This year marks an anniversary for the United States, and one that doesn’t call for celebration. The HIV/AIDS epidemic reaches its 30th year in this country and sadly, the problem persists. While there have been some breakthroughs in medicine and long term care for people living with HIV and AIDS over the past three decades, the stigmas associated with the disease are still deeply embedded in our cultural fabric. In addition, the numbers of those infected continue to rise and according to some individuals who work with people living with HIV and AIDS, awareness is decreasing.
I thought I knew everything there was to know about HIV and AIDS. I get tested annually and I’m fully aware of what it takes to put yourself at risk for infection. But I was not aware of the astonishing number of Latinas who are infected and either living with or killed by HIV and AIDS. In fact, AIDS is the 5th leading cause of death for Latinas, aged 25 to 44, which is exactly my age group.
Friday, September 9th was my wake up call when I moderated a roundtable discussion about Latinas and HIV/AIDS for TheBody.com called “What’s gender got to do with it?” The panel was made up of three strong women who work hard to breakdown the stigmas and bring awareness to the Latino community and beyond about the real people living with this disease.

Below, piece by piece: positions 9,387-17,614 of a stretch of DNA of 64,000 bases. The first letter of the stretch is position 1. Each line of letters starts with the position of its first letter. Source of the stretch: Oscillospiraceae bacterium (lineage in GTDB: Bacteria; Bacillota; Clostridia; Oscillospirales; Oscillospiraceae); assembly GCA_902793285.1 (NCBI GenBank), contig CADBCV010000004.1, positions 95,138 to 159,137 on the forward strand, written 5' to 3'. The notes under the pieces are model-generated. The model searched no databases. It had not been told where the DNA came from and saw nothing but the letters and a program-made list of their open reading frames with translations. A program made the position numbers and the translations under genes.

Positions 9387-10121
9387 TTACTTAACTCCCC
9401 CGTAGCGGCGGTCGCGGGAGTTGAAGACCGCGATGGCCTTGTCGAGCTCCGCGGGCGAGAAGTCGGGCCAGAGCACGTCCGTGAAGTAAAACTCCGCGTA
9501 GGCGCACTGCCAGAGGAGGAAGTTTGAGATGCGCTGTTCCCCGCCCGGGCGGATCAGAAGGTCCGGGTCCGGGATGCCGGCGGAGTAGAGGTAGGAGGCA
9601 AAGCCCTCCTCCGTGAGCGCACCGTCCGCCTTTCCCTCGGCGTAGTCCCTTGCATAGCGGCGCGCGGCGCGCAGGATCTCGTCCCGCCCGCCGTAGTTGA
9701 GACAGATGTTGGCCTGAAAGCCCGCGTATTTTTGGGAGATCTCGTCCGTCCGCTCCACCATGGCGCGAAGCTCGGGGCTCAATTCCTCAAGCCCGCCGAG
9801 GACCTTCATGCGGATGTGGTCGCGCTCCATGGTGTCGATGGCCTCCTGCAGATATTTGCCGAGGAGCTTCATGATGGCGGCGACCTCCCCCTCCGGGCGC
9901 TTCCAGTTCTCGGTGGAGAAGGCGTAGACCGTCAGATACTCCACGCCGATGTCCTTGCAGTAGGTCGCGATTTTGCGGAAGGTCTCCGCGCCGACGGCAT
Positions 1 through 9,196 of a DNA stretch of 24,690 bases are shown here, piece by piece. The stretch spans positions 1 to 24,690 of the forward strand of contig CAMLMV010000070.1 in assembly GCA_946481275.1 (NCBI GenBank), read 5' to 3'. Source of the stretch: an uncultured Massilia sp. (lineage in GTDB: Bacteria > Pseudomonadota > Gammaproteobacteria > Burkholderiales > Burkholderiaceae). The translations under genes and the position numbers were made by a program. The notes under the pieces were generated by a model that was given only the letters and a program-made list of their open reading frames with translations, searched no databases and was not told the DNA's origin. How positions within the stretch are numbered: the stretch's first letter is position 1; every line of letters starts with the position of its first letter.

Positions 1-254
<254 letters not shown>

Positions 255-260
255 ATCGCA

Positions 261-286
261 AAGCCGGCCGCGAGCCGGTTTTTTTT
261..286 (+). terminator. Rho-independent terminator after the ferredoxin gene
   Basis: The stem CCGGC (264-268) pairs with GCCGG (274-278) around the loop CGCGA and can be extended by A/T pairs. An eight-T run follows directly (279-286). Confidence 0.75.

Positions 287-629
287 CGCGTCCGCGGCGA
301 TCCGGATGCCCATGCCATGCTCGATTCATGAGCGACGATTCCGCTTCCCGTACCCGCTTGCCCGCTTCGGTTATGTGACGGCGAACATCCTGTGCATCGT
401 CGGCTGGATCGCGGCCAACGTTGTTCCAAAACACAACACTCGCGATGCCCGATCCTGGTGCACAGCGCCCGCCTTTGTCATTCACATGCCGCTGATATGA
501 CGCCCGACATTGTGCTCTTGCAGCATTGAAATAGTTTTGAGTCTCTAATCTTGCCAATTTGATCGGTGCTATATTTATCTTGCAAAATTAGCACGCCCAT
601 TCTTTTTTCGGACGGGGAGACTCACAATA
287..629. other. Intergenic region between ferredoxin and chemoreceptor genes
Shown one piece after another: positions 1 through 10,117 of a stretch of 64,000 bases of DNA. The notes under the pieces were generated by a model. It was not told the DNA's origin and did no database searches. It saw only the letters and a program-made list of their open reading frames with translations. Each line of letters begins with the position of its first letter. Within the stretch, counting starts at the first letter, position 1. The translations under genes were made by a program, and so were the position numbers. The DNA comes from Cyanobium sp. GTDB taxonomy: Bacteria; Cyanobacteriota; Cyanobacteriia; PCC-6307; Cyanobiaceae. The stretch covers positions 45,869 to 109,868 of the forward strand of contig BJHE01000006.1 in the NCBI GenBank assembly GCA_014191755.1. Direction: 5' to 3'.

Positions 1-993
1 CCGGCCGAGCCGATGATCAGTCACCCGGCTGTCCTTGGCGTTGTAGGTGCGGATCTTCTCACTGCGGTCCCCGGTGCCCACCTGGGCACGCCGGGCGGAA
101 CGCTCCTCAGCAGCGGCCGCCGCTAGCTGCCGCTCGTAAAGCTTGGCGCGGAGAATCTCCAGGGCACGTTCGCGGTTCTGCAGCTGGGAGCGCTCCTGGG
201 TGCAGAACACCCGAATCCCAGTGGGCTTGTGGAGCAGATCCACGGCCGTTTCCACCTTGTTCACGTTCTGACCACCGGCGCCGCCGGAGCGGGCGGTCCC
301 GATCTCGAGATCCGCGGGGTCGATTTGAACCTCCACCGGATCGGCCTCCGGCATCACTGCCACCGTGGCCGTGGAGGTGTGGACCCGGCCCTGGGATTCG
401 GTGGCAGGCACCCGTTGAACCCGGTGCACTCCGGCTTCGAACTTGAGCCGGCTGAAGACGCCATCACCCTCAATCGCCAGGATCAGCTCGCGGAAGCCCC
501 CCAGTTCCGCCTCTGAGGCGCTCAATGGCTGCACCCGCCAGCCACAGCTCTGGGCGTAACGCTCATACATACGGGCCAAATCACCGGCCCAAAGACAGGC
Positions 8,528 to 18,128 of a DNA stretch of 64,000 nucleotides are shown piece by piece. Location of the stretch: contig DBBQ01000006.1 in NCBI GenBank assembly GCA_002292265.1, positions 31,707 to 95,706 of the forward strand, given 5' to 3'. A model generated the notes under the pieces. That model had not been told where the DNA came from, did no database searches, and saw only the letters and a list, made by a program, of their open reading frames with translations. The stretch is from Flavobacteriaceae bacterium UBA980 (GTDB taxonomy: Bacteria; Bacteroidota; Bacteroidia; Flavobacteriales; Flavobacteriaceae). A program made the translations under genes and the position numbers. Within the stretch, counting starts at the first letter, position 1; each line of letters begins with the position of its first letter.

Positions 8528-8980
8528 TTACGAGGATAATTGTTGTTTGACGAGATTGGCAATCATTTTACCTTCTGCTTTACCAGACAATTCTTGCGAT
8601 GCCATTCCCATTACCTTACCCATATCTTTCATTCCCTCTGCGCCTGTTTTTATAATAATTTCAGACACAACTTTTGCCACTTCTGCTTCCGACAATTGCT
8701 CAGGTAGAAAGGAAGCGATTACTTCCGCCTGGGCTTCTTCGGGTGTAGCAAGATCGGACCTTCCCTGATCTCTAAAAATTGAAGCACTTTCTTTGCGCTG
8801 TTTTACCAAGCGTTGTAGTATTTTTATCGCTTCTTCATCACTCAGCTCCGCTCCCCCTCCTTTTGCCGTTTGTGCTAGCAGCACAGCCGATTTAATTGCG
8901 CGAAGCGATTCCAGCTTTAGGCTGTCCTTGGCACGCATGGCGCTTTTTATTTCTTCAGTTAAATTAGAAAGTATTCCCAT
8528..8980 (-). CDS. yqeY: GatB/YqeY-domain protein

One of those women was Susan Rodriguez, president and founding director for the Sisterhood Mobilized for AIDS/HIV Research and Treatment (SMART). Susan was recognized for her work when she received the 2010 Community Health Leader Award from the Robert Wood Johnson Foundation. Susan is also HIV positive.
“As a woman living with HIV for almost 20 years, it has impacted my life and my work,” Susan said during the panel discussion. “At SMART, we provide treatment education and support for women living with or affected by HIV and AIDS.”
Along with the other two panelists— Bianca Lopez, community coordinator for Connect to Protect Bronx Coalition, and Maria Mejia, a blogger for TheBody.com—Susan opened my eyes to some of the realities Latinas face when infected by HIV and AIDS.